A country's financial account is defined as the balance of payments tracking increases and decreases in the international ownership of assets held by individuals, businesses, the government, or central banks. The assets under ownership include securities such as stocks and bonds, commodities such as silver and gold, currencies, and direct investments.

Financial accounts comprise the following two chief components:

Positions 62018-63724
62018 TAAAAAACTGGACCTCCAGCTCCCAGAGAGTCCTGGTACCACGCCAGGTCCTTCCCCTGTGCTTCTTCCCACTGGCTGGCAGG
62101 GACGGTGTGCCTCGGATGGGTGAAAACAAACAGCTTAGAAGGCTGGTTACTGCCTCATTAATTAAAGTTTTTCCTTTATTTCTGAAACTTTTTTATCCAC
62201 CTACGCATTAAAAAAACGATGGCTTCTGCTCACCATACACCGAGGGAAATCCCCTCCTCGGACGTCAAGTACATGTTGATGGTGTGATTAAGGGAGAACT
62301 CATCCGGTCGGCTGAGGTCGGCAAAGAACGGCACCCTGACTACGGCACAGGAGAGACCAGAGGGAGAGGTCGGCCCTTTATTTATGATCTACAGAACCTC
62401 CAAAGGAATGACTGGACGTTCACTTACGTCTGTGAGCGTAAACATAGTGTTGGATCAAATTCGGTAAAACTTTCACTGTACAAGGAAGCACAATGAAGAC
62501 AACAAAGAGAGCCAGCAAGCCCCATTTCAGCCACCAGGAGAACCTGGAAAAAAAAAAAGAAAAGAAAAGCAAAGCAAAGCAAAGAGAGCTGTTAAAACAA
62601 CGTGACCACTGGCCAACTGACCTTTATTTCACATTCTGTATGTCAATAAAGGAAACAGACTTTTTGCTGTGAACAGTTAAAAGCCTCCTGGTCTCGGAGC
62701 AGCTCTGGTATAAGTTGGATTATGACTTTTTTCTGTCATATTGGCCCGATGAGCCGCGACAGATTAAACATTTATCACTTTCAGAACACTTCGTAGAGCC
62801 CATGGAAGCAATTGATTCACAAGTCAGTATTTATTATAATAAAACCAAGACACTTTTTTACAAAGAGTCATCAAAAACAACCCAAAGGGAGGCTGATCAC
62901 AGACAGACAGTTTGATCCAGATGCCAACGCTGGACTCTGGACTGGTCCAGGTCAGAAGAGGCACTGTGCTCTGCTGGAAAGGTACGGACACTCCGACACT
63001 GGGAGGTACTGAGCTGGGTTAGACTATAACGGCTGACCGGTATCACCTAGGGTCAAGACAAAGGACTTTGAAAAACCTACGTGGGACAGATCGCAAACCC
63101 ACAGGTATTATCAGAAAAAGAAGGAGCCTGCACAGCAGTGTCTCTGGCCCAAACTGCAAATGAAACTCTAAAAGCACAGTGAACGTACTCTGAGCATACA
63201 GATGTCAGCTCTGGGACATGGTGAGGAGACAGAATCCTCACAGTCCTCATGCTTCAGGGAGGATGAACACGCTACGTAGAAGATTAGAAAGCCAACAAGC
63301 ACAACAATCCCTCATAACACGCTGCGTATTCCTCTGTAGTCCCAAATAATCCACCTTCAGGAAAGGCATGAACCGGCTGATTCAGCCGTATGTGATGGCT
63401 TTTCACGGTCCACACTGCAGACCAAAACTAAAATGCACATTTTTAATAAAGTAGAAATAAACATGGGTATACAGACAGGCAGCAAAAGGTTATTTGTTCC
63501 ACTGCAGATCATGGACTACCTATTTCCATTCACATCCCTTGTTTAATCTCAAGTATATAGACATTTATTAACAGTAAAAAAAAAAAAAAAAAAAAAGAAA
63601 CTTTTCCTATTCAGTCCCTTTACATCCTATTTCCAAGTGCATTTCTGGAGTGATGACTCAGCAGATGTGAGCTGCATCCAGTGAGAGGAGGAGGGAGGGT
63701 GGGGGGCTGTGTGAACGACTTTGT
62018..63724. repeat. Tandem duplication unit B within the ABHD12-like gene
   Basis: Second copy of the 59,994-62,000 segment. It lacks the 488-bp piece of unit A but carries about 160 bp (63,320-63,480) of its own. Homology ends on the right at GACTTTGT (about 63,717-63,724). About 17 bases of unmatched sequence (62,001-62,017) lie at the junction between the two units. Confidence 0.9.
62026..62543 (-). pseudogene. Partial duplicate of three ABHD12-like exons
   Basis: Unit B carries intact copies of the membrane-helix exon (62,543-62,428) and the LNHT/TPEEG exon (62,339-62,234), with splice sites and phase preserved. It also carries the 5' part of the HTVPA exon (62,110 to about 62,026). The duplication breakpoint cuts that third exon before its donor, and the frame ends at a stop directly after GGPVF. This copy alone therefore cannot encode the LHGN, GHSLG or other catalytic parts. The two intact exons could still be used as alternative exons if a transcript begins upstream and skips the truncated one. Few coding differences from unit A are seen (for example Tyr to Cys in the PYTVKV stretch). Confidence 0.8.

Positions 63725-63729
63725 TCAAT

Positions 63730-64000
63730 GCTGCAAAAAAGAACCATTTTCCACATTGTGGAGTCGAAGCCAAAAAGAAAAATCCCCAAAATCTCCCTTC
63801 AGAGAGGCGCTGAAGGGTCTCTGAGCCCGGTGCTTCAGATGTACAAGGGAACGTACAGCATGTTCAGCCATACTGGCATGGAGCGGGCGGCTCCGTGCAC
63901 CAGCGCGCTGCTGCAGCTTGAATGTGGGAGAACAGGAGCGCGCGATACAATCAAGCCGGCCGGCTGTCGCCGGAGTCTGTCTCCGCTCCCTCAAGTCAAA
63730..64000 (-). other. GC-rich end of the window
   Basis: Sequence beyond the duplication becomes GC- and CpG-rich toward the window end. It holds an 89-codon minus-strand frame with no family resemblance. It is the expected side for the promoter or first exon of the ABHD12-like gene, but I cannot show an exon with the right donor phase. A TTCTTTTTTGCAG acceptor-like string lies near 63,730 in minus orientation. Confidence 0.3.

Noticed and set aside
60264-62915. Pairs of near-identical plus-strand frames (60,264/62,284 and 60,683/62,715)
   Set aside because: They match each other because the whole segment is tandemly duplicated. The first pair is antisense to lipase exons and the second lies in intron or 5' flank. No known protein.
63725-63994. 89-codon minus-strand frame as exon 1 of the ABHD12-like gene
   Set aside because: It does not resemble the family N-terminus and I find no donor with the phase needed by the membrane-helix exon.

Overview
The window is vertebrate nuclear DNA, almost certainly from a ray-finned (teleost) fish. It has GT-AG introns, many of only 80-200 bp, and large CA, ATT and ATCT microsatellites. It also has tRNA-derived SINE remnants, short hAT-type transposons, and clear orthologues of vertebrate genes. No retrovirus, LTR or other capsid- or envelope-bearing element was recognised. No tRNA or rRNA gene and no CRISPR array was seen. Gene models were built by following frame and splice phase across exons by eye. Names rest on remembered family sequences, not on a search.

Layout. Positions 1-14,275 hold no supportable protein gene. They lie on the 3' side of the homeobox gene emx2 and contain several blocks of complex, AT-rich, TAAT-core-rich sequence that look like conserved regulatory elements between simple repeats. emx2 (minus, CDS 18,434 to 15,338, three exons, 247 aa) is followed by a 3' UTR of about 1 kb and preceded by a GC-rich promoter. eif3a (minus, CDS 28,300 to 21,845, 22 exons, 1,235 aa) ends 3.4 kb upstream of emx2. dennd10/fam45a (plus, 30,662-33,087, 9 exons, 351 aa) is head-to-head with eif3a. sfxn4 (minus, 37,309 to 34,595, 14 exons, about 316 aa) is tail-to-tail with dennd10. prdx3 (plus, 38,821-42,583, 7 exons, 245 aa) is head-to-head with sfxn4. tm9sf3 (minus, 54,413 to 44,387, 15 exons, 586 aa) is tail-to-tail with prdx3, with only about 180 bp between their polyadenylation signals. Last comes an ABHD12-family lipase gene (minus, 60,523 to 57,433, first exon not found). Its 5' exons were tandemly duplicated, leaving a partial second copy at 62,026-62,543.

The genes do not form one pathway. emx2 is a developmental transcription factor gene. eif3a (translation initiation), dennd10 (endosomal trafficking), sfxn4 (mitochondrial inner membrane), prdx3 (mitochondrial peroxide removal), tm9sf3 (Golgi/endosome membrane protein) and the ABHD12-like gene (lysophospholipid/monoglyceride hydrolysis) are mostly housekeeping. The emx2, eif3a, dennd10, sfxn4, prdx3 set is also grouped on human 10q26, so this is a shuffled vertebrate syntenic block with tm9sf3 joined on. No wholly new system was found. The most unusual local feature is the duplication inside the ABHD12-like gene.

1. The domestic ownership of foreign assets. If these increase, so does the total balance of the financial account. These foreign assets may be grouped into the following three components: private, government, and central bank reserves.
  2. The foreign ownership of domestic assets. If this sub-account increases, the value of the overall financial account decreases. Domestic assets can be siloed into private assets and foreign official assets.

These two sub-accounts are important because the financial accounts they collectively comprise can help offset a trade deficit.